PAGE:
I skip descriptive passages. You?

I’m curious how widespread this habit is. When I’m reading a work of fiction, if the first sentence of a paragraph signals to me that the main focus of the paragraph is the physical description of something–landscape, layout of a room, a person’s physical appearance, whatever–I skip the paragraph.*

This is what I’ve done ever since I can remember, and it’s such an ingrained habit it takes next to no mental effort on my part. Skipping these paragraphs is just a natural part of the reading process for me.

Is this common?

Are some of you cringing upon discovering anyone in the world would commit this abomination?

Anyone thinking “Hey, I need to start doing that!” :wink:


*A very few times, I have had to go back over the passage later on because I missed some detail important to the plot. (I can’t recall specific instances, but I know it happened a few times with the LOTR trilogy. It was while reading that trilogy that I became consciously aware of what I had been doing all my life–skipping descriptive passages.) But very usually, no such important details are present, or if they are, they are easy enough to figure out after the fact without having to go back and reread things.

I did constantly while reading Robert Jordan, it made the books incredibly short.

It depends on the writer.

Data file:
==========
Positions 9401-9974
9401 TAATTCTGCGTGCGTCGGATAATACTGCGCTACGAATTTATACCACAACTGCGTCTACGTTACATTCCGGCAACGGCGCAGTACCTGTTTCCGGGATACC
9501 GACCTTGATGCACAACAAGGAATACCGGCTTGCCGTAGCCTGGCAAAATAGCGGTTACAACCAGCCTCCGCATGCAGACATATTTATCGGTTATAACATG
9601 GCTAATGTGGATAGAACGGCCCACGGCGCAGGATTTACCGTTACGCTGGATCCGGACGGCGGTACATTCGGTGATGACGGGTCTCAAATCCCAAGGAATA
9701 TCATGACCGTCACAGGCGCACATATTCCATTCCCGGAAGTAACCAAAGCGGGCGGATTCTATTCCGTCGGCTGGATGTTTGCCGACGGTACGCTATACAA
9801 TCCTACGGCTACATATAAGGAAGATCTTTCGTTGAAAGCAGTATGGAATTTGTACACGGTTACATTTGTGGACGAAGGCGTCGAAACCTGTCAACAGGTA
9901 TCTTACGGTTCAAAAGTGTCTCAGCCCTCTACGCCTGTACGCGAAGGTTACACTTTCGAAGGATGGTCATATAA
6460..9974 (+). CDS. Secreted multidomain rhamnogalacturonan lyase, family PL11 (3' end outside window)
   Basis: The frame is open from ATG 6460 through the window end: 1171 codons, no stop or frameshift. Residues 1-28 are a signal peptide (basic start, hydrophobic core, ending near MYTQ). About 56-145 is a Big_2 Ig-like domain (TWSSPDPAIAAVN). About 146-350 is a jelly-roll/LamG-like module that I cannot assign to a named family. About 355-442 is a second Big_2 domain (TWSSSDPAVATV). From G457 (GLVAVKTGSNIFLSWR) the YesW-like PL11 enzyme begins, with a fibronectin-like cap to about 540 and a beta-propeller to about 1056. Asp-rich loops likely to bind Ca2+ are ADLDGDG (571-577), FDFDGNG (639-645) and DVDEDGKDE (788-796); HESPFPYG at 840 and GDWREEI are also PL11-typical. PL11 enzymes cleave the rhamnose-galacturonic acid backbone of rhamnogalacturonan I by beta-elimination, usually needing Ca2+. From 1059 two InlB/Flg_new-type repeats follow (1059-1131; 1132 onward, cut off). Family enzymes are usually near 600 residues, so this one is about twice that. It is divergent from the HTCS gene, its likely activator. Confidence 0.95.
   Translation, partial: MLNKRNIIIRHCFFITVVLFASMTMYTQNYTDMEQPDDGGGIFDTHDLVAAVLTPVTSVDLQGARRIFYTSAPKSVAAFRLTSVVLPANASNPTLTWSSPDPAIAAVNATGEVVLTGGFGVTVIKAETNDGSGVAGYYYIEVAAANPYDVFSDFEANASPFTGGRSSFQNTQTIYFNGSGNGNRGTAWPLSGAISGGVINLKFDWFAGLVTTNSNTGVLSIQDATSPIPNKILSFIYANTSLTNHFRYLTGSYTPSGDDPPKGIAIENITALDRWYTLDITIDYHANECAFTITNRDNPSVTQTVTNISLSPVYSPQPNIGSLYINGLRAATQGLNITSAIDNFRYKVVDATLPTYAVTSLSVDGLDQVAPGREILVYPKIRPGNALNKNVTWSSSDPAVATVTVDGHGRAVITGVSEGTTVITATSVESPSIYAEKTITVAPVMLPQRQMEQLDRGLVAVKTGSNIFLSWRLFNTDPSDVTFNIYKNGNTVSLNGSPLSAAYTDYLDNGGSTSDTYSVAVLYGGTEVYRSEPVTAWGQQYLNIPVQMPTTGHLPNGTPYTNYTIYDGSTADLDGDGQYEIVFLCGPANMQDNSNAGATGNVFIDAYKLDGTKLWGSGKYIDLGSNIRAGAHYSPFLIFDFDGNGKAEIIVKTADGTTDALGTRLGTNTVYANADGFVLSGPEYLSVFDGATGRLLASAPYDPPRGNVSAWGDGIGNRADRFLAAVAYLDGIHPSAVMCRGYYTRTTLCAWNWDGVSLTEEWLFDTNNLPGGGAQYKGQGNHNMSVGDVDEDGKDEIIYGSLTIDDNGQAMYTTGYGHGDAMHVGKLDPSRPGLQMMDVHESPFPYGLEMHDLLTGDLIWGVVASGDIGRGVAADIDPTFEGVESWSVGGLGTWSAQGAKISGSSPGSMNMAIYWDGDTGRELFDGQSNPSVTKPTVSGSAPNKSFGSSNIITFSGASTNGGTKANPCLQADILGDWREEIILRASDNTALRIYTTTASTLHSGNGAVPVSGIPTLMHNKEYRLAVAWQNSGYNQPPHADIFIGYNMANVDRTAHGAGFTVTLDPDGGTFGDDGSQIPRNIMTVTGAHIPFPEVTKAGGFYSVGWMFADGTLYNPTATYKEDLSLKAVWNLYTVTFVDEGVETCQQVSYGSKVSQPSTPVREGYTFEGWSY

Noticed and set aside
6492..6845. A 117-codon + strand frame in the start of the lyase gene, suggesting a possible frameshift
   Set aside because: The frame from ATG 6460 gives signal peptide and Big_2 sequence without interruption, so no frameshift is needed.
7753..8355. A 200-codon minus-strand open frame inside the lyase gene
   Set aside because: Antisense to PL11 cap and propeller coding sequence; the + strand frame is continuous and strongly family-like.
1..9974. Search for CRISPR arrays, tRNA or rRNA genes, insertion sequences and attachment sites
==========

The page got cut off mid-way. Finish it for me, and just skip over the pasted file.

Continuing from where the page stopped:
Like DigitalC, I definitely did it a few times with Robert Jordan’s later entries in The Wheel of Time series, and for a few “hellrides” in Roger Zelazny’s Amber books (which nevertheless remain some of my all-time favorite re-reads).

On the other hand, I never did it with anything in the LotR or the Silmarillion. The descriptions themselves were just too poetical. (Though I do usually skim the Quenya Elvish stuff Galadriel sings as the Fellowship leaves Lorien.)

And I also never do it for any book where there’s a “mystery” element going on. Extensive playing of Infocom games in my formative years have trained me to scan every detail of a description for clues to a puzzle.

As a writer, yes. :stuck_out_tongue: Stop doing that. That boring stuff is hard work, and it’s in there for a reason (although the reason may not be apparent).

I got through The Scarlet Letter in about a half hour using that method.

I try to slog through stuff like that, but in some books it just breaks me.

LotR is the obvious example here. I’d actually love it if they’d publish editions of the books minus the endless description of the terrain, since I skip over all that stuff anyway.

But in general, yeah, I tend to gloss over descriptions of things since I usually just wind up making some image up in my mind anyway.

Do it all the time! (not so much miss an entire passage out, as speed read it, unless it grabs me with the first sentence)

  • And I’m a writer, sort of.

Totally depends on the writer. Some suck at it, and others are masters. Philip Roth described the process of making gloves in American Pastoral, and it was fucking beautiful. Go figure.

I do that too. I read a story to find out what happens. A paragraph or two spent setting the scene for something takes me out of the story since I’m thinking, “okay, okay, let’s get on with the story”. My one exception is Stephen King. I like the way he can describe even the most mundane details.

I do with most writers, I think. I don’t skip paragraphs so much as skim until I find something more plot-related. Occasionally I miss something important, but I haven’t yet broken this habit.